“Last time it was the right thing to do. But, hey, if there’s mismanagement, there’s mismanagement,” he said. “We have got to find out whether it was bad management or if it just can’t work. We’re not going to throw good money at bad.”
Officials are investigating whether deferred maintenance contributed to some of the plant’s problems and the explosion and fire. Philadelphia Energy Solutions did not respond to a request for comment.
While the effort to save the refinery involved cooperation at the city, state, and federal levels, most of the public money came from Pennsylvania taxpayers.
From 2012 to 2014, the refinery received $15 million in grants from the Redevelopment Assistance Capital Program under Gov. Tom Corbett’s administration to rebuild its outdated catalytic cracker, which separates crude oil into gasoline and other products. The project cost $85 million overall, according to Philadelphia Energy Solutions’ application for the state grant.
“The [catalytic cracker project] will employ approximately 1,200 contractors during the construction process, is critical to the ongoing viability of the refinery complex, and thus helps protect the 845 permanent positions currently in place,” the company’s 2012 application said.
Through the Rail Transportation Assistance Program, taxpayers also covered $10 million of the $186 million expansion and improvement of the refinery’s rail head, a project designed to help the facility transition from relying on more expensive foreign oil arriving by sea to more affordable oil from the Bakken Formation in North Dakota.
“If you don’t spend it on the grants, we’re going to spend it on unemployment compensation. We’re going to spend it on welfare," Corbett said in a Temple University report on the 2012 deal. He did not respond to an interview request.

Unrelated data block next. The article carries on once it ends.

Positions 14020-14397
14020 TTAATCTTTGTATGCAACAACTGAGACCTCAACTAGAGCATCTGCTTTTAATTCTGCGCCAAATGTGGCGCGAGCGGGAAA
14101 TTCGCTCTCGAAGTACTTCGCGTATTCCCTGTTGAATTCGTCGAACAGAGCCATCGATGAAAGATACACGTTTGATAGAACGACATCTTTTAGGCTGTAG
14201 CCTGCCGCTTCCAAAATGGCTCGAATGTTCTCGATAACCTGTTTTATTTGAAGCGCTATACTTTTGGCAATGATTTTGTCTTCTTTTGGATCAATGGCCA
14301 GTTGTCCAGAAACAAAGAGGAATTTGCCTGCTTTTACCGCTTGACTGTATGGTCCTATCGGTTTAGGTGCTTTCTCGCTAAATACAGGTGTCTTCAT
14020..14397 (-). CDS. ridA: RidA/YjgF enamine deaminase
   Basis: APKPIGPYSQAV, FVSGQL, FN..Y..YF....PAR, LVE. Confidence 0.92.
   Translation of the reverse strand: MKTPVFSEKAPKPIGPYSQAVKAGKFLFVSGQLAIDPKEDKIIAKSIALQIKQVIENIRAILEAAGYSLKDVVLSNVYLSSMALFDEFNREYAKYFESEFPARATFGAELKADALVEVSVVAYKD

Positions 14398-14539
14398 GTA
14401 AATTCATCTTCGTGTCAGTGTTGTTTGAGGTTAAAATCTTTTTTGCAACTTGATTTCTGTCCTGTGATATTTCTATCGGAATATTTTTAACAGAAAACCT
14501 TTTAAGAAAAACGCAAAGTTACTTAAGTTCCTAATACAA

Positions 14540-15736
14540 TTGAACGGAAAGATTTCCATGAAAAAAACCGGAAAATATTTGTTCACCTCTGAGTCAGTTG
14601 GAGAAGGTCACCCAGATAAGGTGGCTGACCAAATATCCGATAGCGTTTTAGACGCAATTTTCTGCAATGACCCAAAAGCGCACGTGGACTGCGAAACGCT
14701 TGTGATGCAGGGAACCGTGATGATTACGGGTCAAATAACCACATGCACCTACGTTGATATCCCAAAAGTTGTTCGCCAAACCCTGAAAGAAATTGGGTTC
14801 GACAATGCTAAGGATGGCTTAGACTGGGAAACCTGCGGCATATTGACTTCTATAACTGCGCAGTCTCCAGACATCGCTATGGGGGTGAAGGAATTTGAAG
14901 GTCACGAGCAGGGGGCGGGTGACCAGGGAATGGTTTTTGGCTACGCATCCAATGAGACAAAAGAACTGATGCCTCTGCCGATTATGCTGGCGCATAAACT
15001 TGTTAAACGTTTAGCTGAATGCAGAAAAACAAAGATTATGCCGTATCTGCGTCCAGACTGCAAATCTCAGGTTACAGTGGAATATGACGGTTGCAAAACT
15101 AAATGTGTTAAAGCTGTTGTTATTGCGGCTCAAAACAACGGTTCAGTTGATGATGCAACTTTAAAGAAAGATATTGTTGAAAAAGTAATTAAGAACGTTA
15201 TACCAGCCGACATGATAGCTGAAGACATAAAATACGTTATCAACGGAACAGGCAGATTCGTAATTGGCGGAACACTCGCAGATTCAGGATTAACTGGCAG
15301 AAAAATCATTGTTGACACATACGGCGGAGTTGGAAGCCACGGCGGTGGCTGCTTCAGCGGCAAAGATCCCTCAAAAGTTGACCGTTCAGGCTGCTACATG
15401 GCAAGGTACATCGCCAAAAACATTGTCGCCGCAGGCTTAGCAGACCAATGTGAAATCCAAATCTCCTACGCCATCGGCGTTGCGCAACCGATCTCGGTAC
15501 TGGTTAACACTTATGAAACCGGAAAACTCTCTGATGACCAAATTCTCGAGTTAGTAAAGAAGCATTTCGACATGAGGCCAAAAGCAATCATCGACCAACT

PennDot’s investigation will look into whether the company completed required maintenance and whether the traffic at the refinery met a minimum number of rail cars loaded.
The question of when it is effective to direct public resources to private companies is a complicated one. Holger Sieg, a University of Pennsylvania economist who studies public sector investment, said subsidizing refineries is “probably not a good use of taxpayers’ money.”
“It only makes sense for local governments to subsidize firms if these firms create large-enough spillovers or positive externalities for the local economy,” Seig said. “It’s probably better urban fiscal policy to create a tax environment that is attractive for new and existing firms."
Brady, however, said the spillover benefits from the project would have more than justified the public investment if the plant were not shutting down.
“It’s not 1,000 people, it’s more like 5,000 people, the economy driven, the taxes people pay that work there, people that buy cars, buy clothes, buy food, the Teamsters that drive the trucks,” he said. “I don’t know how to put a dollar price on it.”
In 2012, there was no significant opposition to the deal Brady brokered. That wouldn’t be the case in today’s political environment, said Joseph McLaughlin, director of Temple University’s Institute for Public Affairs.
“The view at the time was, we used to be a great port and a great manufacturing city and the world changed dramatically against us, but now it looks like we might be able to recover at least some of that past,” McLaughlin said.
McLaughlin pointed to the increased focus on fighting climate change as part of the Democratic agenda and to the left’s souring on economic development spending that benefits corporations. There is also a sense, he said, that Philadelphia’s economy has improved to the extent that the city does not need to cling to every employment opportunity.
Still, McLaughlin said the deal was a good one, given what officials knew in 2012.
“Our problem isn’t that we’re not growing, our problem is that the growth is unequal. There’s more concern about the distribution of the city’s resources and the fact that we have this very high poverty rate,” he said. “A lot of these jobs were going to be very well-paying blue-collar jobs."